http://usdebt.kleptocracy.us/ Source: Federal Reserve & www.USdebtclock.org


One billion dollars
One Billion Dollars

$1,000,000,000 – You will need some help when robbing the bank. Now we are getting serious!

http://usdebt.kleptocracy.us/ Source: Federal Reserve & www.USdebtclock.org


One trillion dollars
One Trillion Dollars

$1,000,000,000,000 – If you spent $1 million a day since Jesus

was born, you would have not spent $1 trillion by now.

http://usdebt.kleptocracy.us/ Source: Federal Reserve & www.USdebtclock.org


One trillion dollars1
One Trillion Dollars

$1,000,000,000,000 – Compared to a standard sized American Football field, European Football field & Boeing 747.

http://usdebt.kleptocracy.us/ Source: Federal Reserve & www.USdebtclock.org


15 trillion dollars
15 Trillion Dollars

$15,000,000,000,000 – Unless the U.S. government fixes the

budget, U.S. national debt (credit card bill) will topple 15

trillion by Christmas 2011.

http://usdebt.kleptocracy.us/ Source: Federal Reserve & www.USdebtclock.org


114 5 trillion dollars
114.5 Trillion Dollars

$114,500,000,000,000 U.S. Unfunded Liabilities

(Medicare, Medicaid, Medicare Prescription Drugs, Social Security, Military & Civil Servant Pensions)

http://usdebt.kleptocracy.us/

Source: Federal Reserve & www.USdebtclock.org


The future of tax rates
The Future of Tax Rates

Where do you think tax rates are headed in the future?

1) Increase

2) Decrease

3) Stay the same


Top Federal Tax Rates 1913 - 2009

Source: Tax Foundation – www.taxfoundation.com and H.S. Dent Foundation


2012 Marginal Income Tax Rates

Married filing jointly

  • $0 - $17,400 10%

  • $17,400 - $70,700 15%

  • $70,701 - $142,700 25%

  • $142,701 - $217,450 28%

  • $ 217,451 - $388,350 33%

  • $ 388,351 - and over 35%

Source: Tax Foundation, 2005; CCH, 2009


Marginal Income Tax Rates

(after Bush tax cuts expire)

Married filing jointly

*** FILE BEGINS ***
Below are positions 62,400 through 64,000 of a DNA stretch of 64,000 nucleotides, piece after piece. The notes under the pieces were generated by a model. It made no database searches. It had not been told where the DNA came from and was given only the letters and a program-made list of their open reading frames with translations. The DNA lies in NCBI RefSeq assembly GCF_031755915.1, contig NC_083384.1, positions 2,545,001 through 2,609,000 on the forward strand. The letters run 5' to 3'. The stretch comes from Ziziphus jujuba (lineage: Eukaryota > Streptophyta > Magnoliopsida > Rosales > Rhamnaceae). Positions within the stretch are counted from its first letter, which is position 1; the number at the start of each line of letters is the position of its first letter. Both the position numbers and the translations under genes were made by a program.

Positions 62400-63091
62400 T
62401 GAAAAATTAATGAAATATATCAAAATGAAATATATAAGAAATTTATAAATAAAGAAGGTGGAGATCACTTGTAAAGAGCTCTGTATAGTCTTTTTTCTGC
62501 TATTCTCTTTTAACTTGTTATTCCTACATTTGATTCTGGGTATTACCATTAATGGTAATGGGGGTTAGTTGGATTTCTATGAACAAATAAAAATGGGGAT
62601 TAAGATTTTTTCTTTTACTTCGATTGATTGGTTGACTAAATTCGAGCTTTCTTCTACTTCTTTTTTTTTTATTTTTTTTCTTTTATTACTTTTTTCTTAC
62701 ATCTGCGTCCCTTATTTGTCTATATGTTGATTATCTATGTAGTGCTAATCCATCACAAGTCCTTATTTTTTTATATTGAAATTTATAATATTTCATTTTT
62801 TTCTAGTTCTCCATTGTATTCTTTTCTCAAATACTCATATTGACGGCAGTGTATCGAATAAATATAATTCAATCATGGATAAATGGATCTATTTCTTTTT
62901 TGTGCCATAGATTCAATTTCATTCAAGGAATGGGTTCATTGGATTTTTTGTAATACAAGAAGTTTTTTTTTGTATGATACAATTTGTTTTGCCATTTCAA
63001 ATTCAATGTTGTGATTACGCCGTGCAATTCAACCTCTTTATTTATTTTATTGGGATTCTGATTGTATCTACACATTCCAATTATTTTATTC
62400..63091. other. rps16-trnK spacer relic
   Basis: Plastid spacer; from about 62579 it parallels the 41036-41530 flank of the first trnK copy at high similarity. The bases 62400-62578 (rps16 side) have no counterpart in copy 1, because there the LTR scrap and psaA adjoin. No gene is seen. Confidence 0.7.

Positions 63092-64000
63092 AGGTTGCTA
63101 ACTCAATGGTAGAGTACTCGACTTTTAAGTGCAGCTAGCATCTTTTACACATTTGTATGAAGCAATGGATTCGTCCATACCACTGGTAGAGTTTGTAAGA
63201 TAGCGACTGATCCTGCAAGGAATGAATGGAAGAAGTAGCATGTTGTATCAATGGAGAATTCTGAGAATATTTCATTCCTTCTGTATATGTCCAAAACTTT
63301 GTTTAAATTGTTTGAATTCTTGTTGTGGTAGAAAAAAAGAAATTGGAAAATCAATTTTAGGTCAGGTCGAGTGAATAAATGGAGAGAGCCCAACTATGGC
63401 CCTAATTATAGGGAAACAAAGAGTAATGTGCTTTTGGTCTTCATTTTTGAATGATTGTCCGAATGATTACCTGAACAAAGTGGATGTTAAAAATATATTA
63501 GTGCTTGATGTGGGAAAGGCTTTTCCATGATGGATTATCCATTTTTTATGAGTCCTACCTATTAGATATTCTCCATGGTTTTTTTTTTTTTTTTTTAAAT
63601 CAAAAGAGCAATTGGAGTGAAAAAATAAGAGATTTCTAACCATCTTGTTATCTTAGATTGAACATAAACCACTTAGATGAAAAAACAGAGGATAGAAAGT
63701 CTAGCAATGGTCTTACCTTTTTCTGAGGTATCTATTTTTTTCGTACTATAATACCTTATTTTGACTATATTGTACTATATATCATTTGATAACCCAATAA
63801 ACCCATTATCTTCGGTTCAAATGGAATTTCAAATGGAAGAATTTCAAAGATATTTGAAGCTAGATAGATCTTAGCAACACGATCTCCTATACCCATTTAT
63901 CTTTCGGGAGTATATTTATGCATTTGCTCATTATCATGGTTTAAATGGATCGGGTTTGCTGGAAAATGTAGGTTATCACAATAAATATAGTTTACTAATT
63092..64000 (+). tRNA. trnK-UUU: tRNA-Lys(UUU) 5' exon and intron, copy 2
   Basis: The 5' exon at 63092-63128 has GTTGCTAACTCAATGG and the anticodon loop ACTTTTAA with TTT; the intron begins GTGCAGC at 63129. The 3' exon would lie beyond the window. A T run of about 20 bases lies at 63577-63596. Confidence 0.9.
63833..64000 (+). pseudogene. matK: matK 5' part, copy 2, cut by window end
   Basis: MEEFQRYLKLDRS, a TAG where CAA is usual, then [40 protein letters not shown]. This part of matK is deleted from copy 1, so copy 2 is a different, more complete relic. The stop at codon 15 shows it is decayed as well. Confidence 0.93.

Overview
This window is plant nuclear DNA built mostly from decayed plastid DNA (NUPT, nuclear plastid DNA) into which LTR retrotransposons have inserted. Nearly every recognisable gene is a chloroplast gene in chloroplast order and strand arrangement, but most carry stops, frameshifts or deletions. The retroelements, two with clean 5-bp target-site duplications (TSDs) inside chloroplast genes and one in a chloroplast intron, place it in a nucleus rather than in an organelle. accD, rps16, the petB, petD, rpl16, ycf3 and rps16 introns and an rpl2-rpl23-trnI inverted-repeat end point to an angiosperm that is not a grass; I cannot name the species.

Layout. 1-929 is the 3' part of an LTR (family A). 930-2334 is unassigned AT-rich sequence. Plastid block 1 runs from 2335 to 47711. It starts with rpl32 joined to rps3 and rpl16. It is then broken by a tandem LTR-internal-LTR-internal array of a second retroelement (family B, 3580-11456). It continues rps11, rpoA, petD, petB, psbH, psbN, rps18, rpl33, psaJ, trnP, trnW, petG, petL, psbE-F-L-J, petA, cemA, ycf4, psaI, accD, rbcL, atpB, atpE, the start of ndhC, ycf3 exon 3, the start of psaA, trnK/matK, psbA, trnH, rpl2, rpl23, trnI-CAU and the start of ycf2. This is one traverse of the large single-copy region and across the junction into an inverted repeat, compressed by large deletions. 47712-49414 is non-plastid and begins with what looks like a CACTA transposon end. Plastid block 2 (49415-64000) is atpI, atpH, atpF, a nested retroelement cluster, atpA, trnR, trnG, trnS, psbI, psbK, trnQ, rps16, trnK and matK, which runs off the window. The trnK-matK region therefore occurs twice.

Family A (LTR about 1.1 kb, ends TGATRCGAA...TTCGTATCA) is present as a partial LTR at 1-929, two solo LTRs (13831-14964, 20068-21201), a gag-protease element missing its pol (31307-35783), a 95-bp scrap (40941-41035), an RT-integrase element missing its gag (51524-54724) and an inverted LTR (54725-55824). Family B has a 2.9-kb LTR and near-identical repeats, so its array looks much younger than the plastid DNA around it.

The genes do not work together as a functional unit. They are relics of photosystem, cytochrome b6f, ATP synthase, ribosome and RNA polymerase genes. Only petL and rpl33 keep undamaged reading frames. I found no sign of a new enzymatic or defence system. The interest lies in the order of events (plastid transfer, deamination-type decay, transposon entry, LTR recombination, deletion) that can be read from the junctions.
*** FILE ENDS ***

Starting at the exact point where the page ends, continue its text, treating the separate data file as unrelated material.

• $0 - $43,850 15%

  • $43,850 - $105,950 28%

  • $105,950 - $161,450 31%

  • $161,450 - $288,350 36%

  • $ 288,350+ 39.6%

Source: Tax Foundation, 2005; CCH, 2009



How much of your annuity will be tax-free as a refund of your contributions?

http://apps.opm.gov/tax_calc/index.cfm


Taxes in retirement
Taxes In Retirement your contributions?

At retirement, you will complete a new W-4P for withholding from your federal annuity

You will need to get your state form for withholding – not included in OPM package

In Colorado – federal annuities are exempt from state tax up to $20,000 ($24,000 after age 65)

Unused annual leave is paid in a lump sum and taxed at the higher lump sum rates

175


Taxes in retirement1
Taxes In Retirement your contributions?

What about Social Security?

Depending on your income a portion of your Social Security income may be taxed, as well.

Single filers:

AGI $25,000-$35,000 – 50% benefit taxedAGI $35,000+ - 85% of benefit taxed

Joint filers:

AGI $32,000-$44,000 – 50% benefit taxedAGI $44,000+ - 85% of benefit taxed

Only 50% of your Social Security benefit counts in computing your AGI

176


Taxes in retirement2
Taxes In Retirement your contributions?

What about Thrift Savings?

Taxed as ordinary income when withdrawn

No penalty if you:

Separate or retire when you reach age 55 or better

Retire on disability retirement

Take monthly payments based on your life expectancy

177


Taxes
Taxes your contributions?

What can you do to insulate your assets from future taxes?

Three ways to get tax-free income:

Municipal bonds

Roth IRA

Permanent life insurance

178


Who Can Contribute To a Roth IRA? your contributions?

Income Limits on Eligibility to Contribute for 2012:

Based on Adjusted Gross Income

Married Filing Jointly: $173,000 - $183,000

Single: $110,000 - $125,000NO Income Limits on Eligibility to Convert for 2012


Roth ira
Roth IRA your contributions?

If eligible, 2012 Contribution Limits –

$5,000 – under age 50

+$ 1,000 – catch-up contributions age 50 or better

No Tax Deduction

Tax-free When Withdrawn

180


Three Credit Bureaus your contributions?

Experian

Equifax

TransUnion

How Can I Find Out My Score?

www.mycreditreport.com

www.annualcreditreport.com


What should your credit score be? your contributions?

850 = Pristine

750 = Very Good

680 = Minimum

300 = Dismal



Should You Pay Off Your Mortgage? your contributions?

  • PROs

  • You’ll save thousands of dollars in interest

  • Peace of mind

  • CONs

  • Possibility to earn higher returns on your money

  • Liquidity

  • Tax deductibility of interest


Techniques and strategies while living your contributions?

  • Durable power of attorney

  • Financial

  • Health

  • Living will

  • Name beneficiaries to reduce probate costs and time delays

  • Family planning


Getting Started your contributions?

  • Save!

  • Understand Your Options

  • Make Good Choices Today to Build For Future

  • Create Strategies for Balance